Loneliness Could Share Genetic Link With Obesity, Scientists Find

Loneliness is often thought of as a byproduct of life circumstances, but new research shows that this silent epidemic could be influenced by genetic variations that are also linked to obesity. This means that shedding some pounds might temper loneliness, researchers said.

Scientists at the University of Cambridge discovered a genetic link between being overweight and social isolation. The research that was published on Tuesday in the journal Nature Communications is the first to show a causal link between loneliness and obesity, and it could give medical practitioners insight into how to treat two the common conditions.

"There is always a complex mix of genes and environment, but it does suggest that at a population level, if we could tackle obesity we would be able to bring down loneliness as well" John Perry, a senior scientist at Cambridge University, told The Telegraph.

While loneliness may be a growing public health threat, possibly equal to that of obesity or smoking, there is a distinct difference between loneliness and being alone, which may have some benefits of its own. https://t.co/m0FUlb5Lsj

— American Psychological Association (@APA) January 13, 2018

About half of all Americans feel lonely, according to a recent national survey, carried out by the health insurer Cigna. About 54 percent of participants said they felt like no one actually knew them well. One in four Americans, 27 percent, said they rarely or never felt as though there were people who really understood them. These results were collected from 20,000 adult participants.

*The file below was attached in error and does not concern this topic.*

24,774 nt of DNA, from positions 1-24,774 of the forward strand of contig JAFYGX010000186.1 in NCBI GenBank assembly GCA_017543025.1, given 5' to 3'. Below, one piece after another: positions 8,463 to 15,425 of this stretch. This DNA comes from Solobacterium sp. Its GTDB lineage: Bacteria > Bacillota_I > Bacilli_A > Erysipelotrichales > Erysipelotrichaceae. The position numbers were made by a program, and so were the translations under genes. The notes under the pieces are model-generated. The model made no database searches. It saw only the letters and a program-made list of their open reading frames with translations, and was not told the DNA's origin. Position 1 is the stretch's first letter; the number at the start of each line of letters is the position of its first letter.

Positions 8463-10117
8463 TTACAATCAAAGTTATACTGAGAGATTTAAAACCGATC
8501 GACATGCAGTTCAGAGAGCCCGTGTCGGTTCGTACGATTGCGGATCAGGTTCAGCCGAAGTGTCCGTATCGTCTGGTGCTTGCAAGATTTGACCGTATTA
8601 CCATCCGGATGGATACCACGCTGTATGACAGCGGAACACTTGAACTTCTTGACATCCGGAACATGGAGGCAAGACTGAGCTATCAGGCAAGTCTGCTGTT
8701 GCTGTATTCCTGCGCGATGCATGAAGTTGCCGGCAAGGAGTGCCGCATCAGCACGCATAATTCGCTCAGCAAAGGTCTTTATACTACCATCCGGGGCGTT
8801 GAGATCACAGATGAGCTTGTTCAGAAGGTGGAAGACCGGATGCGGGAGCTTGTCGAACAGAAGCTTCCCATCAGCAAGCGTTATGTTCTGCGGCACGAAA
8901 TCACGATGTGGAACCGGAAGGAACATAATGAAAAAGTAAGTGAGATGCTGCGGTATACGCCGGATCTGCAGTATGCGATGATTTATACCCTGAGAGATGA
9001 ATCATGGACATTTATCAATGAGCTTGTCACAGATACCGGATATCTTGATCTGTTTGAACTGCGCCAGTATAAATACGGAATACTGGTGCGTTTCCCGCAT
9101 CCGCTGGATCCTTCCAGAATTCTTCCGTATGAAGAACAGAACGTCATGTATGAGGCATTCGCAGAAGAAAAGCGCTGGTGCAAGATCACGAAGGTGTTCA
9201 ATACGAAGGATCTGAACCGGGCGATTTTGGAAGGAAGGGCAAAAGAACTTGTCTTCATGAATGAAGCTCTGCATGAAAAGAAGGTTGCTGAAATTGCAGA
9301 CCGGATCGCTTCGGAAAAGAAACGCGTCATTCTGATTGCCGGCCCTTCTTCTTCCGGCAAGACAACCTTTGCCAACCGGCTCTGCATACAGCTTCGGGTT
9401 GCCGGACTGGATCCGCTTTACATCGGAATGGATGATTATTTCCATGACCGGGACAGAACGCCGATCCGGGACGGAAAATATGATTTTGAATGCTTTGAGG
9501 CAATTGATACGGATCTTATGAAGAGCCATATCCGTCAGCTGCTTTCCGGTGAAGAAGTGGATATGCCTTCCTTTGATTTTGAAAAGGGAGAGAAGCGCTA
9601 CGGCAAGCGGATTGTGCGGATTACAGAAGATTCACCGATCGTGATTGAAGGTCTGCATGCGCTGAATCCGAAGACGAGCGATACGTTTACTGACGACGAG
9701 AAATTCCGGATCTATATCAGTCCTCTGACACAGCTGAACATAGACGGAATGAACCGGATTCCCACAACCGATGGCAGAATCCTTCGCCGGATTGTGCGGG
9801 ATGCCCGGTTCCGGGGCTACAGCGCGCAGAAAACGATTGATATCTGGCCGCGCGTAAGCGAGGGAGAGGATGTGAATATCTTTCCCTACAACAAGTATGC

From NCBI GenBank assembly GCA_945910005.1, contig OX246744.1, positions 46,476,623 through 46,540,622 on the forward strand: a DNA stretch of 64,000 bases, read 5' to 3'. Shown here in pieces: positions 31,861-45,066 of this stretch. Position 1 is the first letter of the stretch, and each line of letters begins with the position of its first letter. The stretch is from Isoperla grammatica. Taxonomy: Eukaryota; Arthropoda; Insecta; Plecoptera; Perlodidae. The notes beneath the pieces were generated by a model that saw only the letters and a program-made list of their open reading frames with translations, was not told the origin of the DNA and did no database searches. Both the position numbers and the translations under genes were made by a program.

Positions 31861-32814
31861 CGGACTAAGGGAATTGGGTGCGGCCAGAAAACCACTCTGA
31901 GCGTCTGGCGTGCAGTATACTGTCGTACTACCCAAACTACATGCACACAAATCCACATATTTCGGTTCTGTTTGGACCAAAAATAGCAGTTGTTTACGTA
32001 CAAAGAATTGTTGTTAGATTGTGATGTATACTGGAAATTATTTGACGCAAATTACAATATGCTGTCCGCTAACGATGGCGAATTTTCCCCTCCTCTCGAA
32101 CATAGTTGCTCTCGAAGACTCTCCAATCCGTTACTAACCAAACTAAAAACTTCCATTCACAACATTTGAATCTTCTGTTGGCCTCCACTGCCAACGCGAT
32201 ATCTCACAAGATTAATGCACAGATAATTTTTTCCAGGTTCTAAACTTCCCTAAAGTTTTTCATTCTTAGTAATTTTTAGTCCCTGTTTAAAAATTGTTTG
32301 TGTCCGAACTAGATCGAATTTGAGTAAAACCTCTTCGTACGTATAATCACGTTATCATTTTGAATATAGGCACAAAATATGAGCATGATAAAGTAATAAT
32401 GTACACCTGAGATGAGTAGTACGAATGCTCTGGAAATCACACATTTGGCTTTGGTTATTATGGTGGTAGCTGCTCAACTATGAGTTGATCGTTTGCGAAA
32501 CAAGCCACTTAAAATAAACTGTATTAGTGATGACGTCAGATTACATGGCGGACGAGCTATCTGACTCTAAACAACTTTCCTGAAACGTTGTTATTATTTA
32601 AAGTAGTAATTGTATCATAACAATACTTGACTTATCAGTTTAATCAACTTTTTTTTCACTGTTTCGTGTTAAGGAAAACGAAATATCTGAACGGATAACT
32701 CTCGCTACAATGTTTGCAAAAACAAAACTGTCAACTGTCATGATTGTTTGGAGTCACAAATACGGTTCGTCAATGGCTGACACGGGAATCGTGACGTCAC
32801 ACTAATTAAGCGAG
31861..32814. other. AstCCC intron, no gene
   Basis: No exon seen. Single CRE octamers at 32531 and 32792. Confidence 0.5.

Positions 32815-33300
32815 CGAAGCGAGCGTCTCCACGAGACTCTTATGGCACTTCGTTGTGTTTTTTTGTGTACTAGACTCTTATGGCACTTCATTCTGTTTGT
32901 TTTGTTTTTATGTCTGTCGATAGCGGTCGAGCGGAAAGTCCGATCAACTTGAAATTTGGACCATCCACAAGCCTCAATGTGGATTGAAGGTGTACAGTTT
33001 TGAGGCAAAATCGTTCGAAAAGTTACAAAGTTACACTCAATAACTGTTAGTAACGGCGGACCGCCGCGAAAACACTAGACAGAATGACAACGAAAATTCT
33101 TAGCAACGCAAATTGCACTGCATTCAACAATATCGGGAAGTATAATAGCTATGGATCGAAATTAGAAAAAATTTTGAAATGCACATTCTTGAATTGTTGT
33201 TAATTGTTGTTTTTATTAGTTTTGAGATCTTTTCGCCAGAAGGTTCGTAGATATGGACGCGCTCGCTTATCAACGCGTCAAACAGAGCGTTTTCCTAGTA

Last year, the American Psychological Association declared loneliness an "epidemic" and said it could be a greater threat to public health than obesity. Now, it appears like the two conditions could be related.

The Cambridge researchers looked at genetic variation in 487,647 participants who answered a questionnaire about their perceived loneliness, how often they interact with other people and the quality of their social lives.

Scientists then studied the individuals who reported feeling lonely and found variations in their DNA at 15 genetic locations.

They also noticed that the same genetic areas were similar for participants who are overweight, and are linked to an area in the brain associated with emotional self-regulation.

The study then found that certain genes make it more likely that people will be more engaged in social activities. For instance, some 13 genetic variations predicted whether people go to a bar or social club at least once a week, and 18 are linked to people feeling drawn religious groups.

"We often think that loneliness is driven purely by our surrounding environment and life experiences, but this study demonstrates that genes can also play a role," Perry said.